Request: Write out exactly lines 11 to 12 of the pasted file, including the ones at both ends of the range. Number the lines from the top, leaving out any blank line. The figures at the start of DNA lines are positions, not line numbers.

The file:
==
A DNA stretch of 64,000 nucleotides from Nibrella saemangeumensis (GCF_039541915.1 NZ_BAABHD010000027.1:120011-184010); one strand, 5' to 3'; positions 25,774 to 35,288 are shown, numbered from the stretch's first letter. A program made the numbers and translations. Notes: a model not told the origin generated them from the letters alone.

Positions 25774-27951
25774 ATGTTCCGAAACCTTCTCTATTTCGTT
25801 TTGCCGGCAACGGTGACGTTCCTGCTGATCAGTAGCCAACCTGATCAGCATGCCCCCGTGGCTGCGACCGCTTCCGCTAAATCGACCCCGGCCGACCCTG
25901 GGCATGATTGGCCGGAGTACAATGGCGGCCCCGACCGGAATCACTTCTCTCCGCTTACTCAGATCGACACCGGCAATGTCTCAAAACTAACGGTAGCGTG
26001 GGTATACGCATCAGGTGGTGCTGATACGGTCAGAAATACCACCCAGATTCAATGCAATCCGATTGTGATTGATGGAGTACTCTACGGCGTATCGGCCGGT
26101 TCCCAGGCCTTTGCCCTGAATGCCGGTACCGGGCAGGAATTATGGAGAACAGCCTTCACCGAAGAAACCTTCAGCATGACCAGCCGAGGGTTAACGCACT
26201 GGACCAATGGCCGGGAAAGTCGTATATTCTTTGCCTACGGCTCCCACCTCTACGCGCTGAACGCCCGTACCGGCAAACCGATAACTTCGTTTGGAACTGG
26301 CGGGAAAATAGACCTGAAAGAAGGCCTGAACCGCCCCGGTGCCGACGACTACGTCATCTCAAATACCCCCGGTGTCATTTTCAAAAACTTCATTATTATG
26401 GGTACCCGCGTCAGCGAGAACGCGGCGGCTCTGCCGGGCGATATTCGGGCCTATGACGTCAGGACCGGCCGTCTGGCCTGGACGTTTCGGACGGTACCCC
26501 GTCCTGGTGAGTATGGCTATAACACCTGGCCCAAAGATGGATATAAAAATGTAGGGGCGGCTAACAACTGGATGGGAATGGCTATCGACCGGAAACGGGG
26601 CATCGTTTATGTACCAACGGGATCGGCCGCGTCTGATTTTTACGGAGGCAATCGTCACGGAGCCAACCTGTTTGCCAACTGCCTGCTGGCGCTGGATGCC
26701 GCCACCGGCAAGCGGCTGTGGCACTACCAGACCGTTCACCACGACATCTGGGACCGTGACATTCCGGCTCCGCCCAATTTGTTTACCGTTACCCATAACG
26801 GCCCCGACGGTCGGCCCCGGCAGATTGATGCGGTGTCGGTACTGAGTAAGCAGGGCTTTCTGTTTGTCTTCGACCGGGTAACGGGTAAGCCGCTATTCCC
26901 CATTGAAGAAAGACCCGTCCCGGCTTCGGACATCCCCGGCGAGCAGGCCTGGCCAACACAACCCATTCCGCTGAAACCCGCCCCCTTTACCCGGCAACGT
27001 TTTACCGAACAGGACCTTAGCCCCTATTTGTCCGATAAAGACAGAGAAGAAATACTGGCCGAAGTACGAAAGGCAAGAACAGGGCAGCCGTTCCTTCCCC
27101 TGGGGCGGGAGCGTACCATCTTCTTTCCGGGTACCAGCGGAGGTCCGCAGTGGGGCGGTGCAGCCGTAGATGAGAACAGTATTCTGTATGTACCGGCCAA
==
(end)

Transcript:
26501 GTCCTGGTGAGTATGGCTATAACACCTGGCCCAAAGATGGATATAAAAATGTAGGGGCGGCTAACAACTGGATGGGAATGGCTATCGACCGGAAACGGGG
26601 CATCGTTTATGTACCAACGGGATCGGCCGCGTCTGATTTTTACGGAGGCAATCGTCACGGAGCCAACCTGTTTGCCAACTGCCTGCTGGCGCTGGATGCC